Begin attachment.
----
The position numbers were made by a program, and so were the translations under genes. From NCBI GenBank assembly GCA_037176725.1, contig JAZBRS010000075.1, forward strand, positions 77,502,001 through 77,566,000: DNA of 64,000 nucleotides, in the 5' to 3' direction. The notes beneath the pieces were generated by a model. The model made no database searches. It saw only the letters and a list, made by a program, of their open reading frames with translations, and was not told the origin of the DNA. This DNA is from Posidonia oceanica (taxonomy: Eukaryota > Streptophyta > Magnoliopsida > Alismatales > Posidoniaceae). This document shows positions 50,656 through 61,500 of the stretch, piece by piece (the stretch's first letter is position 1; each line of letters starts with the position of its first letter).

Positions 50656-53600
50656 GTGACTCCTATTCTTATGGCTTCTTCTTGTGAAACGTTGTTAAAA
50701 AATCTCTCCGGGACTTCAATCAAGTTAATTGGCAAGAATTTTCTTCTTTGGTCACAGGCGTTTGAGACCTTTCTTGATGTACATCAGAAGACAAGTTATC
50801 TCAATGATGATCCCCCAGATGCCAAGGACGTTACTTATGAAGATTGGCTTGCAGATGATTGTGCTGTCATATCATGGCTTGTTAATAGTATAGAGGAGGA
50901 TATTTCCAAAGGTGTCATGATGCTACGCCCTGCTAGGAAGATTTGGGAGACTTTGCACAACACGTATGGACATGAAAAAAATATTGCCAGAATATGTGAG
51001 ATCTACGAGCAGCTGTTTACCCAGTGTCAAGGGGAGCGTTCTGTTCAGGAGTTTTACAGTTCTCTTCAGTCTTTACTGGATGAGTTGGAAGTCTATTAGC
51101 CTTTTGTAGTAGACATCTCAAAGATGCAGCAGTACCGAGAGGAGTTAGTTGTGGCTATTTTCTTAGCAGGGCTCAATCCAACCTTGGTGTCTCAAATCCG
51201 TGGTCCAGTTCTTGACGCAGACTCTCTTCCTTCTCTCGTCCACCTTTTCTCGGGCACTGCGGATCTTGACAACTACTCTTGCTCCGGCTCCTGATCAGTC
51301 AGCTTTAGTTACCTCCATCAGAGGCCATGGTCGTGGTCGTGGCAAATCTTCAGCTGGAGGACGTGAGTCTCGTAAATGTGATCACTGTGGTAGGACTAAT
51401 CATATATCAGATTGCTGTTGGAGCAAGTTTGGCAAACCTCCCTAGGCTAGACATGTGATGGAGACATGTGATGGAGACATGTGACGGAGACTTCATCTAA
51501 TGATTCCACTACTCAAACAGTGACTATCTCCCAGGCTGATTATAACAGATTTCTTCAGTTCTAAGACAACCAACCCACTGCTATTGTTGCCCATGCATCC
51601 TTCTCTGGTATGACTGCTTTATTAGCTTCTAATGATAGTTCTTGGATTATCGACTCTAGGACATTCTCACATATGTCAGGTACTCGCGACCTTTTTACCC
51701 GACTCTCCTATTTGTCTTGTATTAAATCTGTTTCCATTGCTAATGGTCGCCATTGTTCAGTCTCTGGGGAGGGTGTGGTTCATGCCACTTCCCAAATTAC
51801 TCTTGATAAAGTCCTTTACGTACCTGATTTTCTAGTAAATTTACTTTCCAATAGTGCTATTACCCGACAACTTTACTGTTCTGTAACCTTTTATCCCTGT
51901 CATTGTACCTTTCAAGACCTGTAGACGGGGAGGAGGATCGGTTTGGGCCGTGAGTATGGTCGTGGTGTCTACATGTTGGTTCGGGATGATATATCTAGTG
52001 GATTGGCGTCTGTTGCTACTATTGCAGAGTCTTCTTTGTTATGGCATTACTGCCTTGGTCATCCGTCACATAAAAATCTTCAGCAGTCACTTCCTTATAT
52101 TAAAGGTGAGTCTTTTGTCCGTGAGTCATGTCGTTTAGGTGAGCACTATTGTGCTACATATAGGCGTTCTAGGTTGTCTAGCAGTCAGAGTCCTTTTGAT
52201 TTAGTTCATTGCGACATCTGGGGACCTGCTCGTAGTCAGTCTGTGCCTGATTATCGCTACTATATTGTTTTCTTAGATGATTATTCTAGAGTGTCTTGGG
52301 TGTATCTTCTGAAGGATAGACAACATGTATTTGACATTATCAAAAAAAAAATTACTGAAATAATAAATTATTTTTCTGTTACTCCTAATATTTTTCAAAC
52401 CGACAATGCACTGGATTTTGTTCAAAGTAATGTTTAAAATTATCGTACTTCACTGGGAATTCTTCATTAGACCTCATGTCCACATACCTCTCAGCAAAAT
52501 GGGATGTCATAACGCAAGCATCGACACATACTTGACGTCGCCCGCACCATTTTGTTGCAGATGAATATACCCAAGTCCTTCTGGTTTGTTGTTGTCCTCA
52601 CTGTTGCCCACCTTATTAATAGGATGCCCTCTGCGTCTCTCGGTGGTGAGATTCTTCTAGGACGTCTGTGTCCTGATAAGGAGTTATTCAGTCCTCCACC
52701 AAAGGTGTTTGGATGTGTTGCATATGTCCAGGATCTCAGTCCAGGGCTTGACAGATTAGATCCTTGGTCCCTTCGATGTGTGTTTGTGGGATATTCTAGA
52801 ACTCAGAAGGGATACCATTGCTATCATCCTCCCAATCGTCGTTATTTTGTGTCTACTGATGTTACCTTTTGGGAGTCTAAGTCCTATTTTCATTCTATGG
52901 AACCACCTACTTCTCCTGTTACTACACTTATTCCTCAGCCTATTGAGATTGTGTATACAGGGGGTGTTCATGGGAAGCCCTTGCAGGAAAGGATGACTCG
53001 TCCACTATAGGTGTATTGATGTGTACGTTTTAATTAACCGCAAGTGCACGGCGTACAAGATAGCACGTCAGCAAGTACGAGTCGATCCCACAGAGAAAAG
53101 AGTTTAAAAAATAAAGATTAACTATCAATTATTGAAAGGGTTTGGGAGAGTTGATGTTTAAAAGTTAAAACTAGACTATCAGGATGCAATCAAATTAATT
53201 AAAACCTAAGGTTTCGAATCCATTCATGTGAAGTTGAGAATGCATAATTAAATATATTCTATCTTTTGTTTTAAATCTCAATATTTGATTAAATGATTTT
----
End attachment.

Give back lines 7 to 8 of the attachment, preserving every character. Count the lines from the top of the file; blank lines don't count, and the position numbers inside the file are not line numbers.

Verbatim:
51001 ATCTACGAGCAGCTGTTTACCCAGTGTCAAGGGGAGCGTTCTGTTCAGGAGTTTTACAGTTCTCTTCAGTCTTTACTGGATGAGTTGGAAGTCTATTAGC
51101 CTTTTGTAGTAGACATCTCAAAGATGCAGCAGTACCGAGAGGAGTTAGTTGTGGCTATTTTCTTAGCAGGGCTCAATCCAACCTTGGTGTCTCAAATCCG